An individual who contracts monkeypox is generally considered to no longer be infectious once their skin lesions scab over and are fully healed.
As of Monday, 183 monkeypox cases have been confirmed in the U.K. In the U.S., the Centers for Disease Control and Prevention has identified 10 cases of monkeypox.
Read more here.
PEDIATRIC SUICIDE ATTEMPTS BY POISONING ON THE RISE: STUDY
The number of suspected suicide attempts by poisoning among children rose sharply between 2015 and 2020, recent research suggests.
University of Virginia researchers conducted a study based on cases reported to the National Poison Data System as “suspected suicides” that involved both attempted suicides and deaths by suicide. They found a 26 percent increase in suspected suicides among children ages 6 through 19 during the study period.
The over-the-counter painkillers ibuprofen and acetaminophen were the two most common substances used in the suspected pediatric attempted suicide cases, researchers found, adding that the self-poisoning attempts resulted in 276 deaths and 14,916 cases of “major effects,” which may include long lasting symptoms such as disfigurement.
Suspected cases of suicide by self-poisoning reportedly rose from 75,248 in 2015 to 93,532 in 2020Girls accounted for 77.9 percent of all cases during in 2020All pediatric groups saw increases in suspected suicides, according to the study, but the largest jump occurred in children between the ages of 10 and 12 who saw an increase of more than 109 percent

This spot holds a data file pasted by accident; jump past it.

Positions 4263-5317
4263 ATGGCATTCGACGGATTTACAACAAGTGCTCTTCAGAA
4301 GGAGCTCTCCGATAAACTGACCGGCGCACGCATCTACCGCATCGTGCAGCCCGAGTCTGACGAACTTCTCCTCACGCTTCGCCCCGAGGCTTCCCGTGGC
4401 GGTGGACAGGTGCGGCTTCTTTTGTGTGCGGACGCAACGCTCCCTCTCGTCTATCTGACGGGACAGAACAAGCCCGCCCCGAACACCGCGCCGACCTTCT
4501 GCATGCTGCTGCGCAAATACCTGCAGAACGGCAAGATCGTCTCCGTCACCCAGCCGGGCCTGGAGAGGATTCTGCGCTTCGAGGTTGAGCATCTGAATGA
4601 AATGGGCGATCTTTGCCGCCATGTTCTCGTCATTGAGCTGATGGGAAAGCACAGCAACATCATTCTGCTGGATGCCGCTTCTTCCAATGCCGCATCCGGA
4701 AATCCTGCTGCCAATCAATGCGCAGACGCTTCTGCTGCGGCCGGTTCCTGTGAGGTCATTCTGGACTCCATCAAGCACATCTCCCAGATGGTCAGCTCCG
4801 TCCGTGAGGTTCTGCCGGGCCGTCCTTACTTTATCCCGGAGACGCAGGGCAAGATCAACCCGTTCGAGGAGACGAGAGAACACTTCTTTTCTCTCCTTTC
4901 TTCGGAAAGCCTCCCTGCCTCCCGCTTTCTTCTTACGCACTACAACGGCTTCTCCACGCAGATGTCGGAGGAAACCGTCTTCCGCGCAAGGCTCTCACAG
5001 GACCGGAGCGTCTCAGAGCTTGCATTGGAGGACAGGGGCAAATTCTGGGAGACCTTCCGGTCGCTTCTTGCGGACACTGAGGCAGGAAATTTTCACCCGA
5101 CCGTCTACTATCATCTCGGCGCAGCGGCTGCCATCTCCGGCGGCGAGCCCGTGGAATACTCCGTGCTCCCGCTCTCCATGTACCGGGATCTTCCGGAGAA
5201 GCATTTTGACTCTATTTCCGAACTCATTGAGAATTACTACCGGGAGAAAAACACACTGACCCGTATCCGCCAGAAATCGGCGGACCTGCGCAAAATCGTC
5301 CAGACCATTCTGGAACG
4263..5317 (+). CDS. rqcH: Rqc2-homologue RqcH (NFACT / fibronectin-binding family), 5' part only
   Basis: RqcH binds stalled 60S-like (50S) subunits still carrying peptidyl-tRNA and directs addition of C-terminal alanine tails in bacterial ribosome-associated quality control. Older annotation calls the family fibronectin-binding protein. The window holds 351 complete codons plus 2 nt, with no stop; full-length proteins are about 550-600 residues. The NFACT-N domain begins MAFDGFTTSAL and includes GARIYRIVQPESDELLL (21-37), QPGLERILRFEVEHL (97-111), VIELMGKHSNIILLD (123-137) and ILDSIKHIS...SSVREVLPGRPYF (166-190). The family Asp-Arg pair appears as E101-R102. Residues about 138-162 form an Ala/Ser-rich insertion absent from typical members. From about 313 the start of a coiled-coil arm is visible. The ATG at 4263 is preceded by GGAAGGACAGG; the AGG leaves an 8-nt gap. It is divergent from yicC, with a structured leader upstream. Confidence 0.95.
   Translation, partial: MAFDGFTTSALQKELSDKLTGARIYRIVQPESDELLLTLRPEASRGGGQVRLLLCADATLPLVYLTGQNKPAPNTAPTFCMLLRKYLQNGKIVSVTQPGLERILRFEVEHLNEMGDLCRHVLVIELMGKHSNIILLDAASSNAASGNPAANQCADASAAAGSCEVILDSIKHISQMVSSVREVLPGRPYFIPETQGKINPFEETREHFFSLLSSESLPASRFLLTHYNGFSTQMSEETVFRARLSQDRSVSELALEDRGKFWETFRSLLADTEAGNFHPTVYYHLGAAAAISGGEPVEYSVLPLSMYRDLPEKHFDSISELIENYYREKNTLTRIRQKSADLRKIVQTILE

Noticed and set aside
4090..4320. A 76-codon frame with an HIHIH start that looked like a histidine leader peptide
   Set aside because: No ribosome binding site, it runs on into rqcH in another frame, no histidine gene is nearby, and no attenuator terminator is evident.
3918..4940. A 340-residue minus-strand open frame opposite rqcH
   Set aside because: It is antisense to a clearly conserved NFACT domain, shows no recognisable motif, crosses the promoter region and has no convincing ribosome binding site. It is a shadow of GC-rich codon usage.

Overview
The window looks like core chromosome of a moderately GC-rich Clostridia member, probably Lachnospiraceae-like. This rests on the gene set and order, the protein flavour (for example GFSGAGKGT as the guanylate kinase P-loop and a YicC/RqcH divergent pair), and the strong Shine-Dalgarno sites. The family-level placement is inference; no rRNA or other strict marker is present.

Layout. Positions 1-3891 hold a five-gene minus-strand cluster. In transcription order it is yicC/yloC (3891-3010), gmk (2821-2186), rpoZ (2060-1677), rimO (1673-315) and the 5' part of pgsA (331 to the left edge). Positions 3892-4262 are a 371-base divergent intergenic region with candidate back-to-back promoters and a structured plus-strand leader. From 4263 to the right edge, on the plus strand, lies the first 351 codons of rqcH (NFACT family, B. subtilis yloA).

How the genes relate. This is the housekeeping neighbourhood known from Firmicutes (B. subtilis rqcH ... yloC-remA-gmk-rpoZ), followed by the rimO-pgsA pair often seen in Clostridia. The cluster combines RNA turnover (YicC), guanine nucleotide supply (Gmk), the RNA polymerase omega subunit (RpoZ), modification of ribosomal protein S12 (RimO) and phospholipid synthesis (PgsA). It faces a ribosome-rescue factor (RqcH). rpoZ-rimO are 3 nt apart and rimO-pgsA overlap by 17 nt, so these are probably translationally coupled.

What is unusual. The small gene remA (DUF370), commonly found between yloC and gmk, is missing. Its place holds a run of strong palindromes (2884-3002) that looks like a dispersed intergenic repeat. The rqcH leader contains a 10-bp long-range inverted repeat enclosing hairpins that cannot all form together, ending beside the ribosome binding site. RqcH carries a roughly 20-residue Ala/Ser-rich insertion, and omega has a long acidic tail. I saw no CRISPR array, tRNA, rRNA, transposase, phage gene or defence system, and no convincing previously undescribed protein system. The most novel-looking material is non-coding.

“We need to be vigilant for the warning signs associated with suicide risk in our children,” Christopher Holstege, chief of the Division of Medical Toxicology at the University of Virginia School of Medicine, said in a statement.
Read more here.
HHS announces new office of environmental justice
The Department of Health and Human Services (HHS) on Tuesday announced an Office of Environmental Justice (OEJ) within the department to address climate-related health issues particularly those affecting poor and marginalized Americans.